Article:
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Welcome to the Best 50 Years in Gaming! This project aims to explore the evolution of gaming and popular culture by examining the history of scheduled events at the Gen Con gaming convention. Gen Con officially began in 1968 and provides a rich sample of gaming events through its physical and digital programs. By taking the event data from fifty years of programs and putting it into an easily accessible and standardized digital form we vastly increase the usefulness of the data to scholars, enthusiasts, and anyone interested in Gen Con's past.
We at Temple University's Digital Scholarship Center
aim to use the data in statistical and textual analysis to learn about changes in gaming and popular culture over time as reflected by Gen Con. We encourage others to do the same, as well as to simply explore the Gen Con event dataset for any research, historical, or nostalgic purposes. You can access an online version of the data set (hosted via Blacklight
, and you can download your own CSV copy of the dataset here
We have created a companion site for this project In addition to the data set. This site, hosted on the Omeka platform, aims to provide some historical background on Gen Con as well as showcase findings from work with the dataset. If you have any questions about the history of Gen Con or other information you would like to see beyond our timeline of the event and oral histories please let us know at email@example.com
or tweet us @templedsc
This project is ongoing, with the initial work to digitize and organize the data taking place during 2016-2017. Normalization of the data (doing things like making sure machines understand that "D&D 2nd ed" and "Dungeons and Dragons 2nd Edition" are really the same thing) is ongoing as of summer of 2017. Analysis and use of the data by Digital Scholarship Center staff, as well as public release of the data set, began in July of 2017.
A special thanks goes to Peter Adkison, Mike Carr, Scott Griffin, Allan Grohe, Jon Peterson, Randall Porter and Paul Stormberg for providing physical and digital copies of several of the programs for our use in this project. Additionally, we would like to thank Gen Con, LLC., without which this project could not have occurred. Staff at the Digital Scholarship Center who worked on this project are:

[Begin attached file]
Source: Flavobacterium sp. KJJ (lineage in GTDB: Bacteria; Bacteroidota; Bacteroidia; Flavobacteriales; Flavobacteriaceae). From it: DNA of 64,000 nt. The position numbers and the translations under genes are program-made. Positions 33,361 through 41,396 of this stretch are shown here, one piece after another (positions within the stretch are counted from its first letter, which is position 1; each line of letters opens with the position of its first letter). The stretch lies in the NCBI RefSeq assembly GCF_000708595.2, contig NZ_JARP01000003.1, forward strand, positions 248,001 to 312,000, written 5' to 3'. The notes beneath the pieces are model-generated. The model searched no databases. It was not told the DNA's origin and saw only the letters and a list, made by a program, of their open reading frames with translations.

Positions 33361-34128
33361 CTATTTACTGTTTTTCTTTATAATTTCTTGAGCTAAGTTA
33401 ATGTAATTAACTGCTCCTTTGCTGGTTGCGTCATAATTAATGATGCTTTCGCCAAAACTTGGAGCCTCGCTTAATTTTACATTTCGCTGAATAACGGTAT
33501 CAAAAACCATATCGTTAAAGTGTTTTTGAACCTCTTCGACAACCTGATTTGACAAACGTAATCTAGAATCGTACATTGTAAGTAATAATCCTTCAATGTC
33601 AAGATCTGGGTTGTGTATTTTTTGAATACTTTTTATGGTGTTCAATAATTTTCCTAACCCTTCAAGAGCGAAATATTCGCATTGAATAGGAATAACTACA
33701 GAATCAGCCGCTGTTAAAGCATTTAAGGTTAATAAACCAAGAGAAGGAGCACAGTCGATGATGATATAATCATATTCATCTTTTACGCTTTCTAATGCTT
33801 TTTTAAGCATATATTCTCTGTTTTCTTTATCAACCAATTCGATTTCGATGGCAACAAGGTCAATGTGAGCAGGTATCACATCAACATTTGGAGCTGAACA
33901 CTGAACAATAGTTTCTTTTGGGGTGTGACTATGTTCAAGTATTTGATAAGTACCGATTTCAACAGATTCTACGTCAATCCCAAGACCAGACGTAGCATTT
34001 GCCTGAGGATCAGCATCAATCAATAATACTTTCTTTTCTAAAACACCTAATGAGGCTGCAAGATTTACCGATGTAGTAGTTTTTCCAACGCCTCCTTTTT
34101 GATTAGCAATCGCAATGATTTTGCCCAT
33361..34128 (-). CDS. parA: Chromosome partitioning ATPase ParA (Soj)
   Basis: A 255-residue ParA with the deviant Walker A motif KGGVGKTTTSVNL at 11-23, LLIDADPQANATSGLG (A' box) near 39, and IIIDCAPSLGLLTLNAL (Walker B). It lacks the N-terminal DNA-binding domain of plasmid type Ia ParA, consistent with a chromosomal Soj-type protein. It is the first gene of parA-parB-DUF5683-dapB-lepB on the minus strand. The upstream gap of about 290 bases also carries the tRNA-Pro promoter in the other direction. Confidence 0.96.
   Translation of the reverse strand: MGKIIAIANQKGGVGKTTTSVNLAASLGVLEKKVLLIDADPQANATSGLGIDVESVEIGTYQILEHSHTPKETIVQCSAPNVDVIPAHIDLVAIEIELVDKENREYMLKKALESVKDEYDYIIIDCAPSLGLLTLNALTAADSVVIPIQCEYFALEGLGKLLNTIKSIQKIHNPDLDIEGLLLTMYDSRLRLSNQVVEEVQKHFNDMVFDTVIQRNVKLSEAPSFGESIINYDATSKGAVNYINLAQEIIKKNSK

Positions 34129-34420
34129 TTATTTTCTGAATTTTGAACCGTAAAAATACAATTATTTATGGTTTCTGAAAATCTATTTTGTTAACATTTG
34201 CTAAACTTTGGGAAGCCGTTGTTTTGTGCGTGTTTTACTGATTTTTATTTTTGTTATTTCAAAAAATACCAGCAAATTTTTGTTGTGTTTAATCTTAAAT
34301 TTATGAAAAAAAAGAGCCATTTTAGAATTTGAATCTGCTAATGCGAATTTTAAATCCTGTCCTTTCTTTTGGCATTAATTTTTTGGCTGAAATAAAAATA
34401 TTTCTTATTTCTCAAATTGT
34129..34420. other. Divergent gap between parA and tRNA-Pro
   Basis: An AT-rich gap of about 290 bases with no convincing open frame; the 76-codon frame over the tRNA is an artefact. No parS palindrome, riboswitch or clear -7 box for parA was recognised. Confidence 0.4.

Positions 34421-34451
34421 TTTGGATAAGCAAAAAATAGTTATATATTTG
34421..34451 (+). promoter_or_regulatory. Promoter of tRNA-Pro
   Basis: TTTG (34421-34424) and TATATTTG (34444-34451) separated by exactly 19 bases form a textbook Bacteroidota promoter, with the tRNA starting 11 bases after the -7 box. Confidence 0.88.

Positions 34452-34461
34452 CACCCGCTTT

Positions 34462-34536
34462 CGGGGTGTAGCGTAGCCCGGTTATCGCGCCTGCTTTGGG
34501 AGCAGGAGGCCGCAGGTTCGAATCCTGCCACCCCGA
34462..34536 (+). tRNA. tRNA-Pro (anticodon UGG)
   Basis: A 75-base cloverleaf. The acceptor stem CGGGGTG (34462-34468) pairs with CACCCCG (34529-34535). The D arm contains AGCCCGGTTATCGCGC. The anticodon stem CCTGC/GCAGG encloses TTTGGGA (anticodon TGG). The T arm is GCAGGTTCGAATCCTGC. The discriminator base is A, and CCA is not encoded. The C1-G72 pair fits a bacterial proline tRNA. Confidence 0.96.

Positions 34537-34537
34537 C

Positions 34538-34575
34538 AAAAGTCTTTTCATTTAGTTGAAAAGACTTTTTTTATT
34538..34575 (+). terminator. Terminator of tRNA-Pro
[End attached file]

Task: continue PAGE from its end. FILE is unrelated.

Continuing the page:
Program digitization and data clean-up:
Jillian Benedict, Luling Huang, Kaelin Jewell, Emily Logan, Ritomaitree Sarkar, Gary Scales, Matt Shoemaker, Crystal Tatis
Blacklight and Omeka systems work:
Chad Nelson, Steven Ng
Rachel Cox, Chris Doyle, Matt Shoemaker
About the Dataset
The dataset was created from the event sections of the physical and digital versions of official Gen Con programs, pre-registration programs, The Spartan
zine and the International Federation of Wargaming Monthly
zine. Years 2003-2017 were all pulled (with permission) from gencon.com where snapshots of the event database were hosted. Data from 2002 and earlier is from physical programs that were scanned and had their data entered into our database by hand or were OCRed with ABBY Fine Reader software, with the resulting text cleaned by DSC staff.
We have made minimal changes to the data and other than normalization do not plan to further manipulate information from the programs. We conducted minimal correction from OCR, fixing obvious mistakes when found but in general the scan quality was high enough (400dpi) that OCR errors were minimal. There are exceptions for some years that have information in or near the gutter of their physical counterparts. Additionally, virtually every year has events that run multiple times. Some programs listed these events under the same entry and others spread them out based on when they were running. We neither separated these entries out nor did we collapse them, but left them as they were presented in each particular program. This is important as it may skew some text analysis you perform with the data set.
A small number of programs had their digital counterparts created from pre-registration booklets rather than the official program guide. This was done either because the official program book was not available for digitization, or, in one case, the official program had SOLD OUT printed over so many events it made the majority of the event section impossible to read.
We have now acquired a 1973 program and it has been added to the dataset. All 50 years are now accounted for!.
As of July 2017, the process of data normalization is ongoing. Normalization is the process of clarifying what information in specific fields means. For example, programs from 1990 may have games listed under the system "D&D Advanced", while in programs from 2000 the same system may be listed as "Advanced Dungeons and Dragons 1st edition." This information must be normalized to reduce confusion, particularly for machine analysis of the information. When this process is complete this section will be updated.
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